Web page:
> I have used this policy for the last 8 years or so. I give the
> assignment and we go through the procedures and when I have about 2-3
> students finishing I will set a due date. The due date is the time
> all work in class will be stopped. They automatically have one week
> grace period to take it home and finish.
> This gives my hard working students time to finish and
> slow but good workers time to complete and have full credit.
This is the policy I used as well. It seemed the most fair to everyone.
> Unfinished work turned in is given no more that 65% of the points
> possible. They usually test me but if I am strong they get used to
> the routine. The
> slackers will not finish and they are graded accordingly. I tell them
> this on the first day and at the back to school night for the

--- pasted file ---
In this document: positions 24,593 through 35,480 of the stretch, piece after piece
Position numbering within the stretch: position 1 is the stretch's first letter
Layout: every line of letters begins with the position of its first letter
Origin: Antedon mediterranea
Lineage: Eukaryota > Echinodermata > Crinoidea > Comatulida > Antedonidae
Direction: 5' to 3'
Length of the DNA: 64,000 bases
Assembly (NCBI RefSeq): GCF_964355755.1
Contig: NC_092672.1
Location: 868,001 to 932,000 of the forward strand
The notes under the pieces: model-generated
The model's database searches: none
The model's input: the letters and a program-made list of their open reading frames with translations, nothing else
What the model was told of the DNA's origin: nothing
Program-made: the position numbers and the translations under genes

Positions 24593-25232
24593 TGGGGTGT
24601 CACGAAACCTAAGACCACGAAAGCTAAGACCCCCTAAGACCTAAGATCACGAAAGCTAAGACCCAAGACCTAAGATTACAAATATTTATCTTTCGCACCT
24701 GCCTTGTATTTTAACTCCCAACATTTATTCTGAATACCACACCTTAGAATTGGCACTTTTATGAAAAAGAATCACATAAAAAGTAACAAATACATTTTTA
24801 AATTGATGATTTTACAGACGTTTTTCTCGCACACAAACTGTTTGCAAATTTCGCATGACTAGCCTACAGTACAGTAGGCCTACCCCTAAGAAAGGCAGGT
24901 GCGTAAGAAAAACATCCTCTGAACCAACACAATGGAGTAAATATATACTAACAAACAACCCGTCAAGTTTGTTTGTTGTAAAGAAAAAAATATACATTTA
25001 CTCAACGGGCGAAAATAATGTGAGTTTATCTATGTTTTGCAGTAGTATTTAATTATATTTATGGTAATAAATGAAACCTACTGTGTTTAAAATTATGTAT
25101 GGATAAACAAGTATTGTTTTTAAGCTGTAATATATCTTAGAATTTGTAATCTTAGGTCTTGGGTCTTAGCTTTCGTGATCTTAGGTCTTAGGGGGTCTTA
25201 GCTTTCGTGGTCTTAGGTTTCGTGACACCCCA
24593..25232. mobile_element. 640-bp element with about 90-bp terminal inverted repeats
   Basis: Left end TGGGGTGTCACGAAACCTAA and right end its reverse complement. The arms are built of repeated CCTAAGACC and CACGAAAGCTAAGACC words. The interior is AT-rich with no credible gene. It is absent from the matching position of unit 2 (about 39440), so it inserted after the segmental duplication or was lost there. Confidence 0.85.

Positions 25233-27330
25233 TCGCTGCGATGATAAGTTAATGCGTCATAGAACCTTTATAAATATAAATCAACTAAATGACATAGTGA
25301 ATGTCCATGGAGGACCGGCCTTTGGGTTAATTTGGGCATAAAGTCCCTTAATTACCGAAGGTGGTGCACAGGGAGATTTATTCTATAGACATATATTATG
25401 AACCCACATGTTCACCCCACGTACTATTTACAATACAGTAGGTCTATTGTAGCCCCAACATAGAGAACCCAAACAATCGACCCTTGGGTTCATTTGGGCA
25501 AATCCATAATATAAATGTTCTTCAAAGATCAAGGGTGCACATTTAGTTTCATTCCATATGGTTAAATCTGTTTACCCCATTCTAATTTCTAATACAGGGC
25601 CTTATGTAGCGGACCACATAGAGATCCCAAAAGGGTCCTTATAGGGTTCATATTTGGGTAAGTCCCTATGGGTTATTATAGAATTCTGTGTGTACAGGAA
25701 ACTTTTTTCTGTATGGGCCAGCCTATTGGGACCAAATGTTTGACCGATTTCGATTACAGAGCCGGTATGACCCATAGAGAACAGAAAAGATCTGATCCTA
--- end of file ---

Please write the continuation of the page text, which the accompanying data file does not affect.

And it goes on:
> parents. I tell the parents, "Do you have the ability in your job to
> pick and choose all of your assigned tasks?" The students do not as
> well and I expect each project completed to the best of their
Wow, Ken, you ol' softie. I refused to grade unfinished work, unless
there was a REALLY good reason why the student couldn't finish. Usually
it would be a student who had worked hard and done a good job anyway. I
like the line you give the students and parents.
> I will give at least a C for any work no matter how
> poor, if the student tries to finish it, complete all of the
> objectives and usually a B, put some thought and try hard and it will
> be a A."
Any work turned in would usually earn what I call an "eyeball C,"
meaning, it met the minimum standards and would probably get a C when I
started actual grading. Occasionally I would accept something that on
closer examination wasn't all that good. Work that didn't meet eyeball
criteria was handed back to get it up to snuff.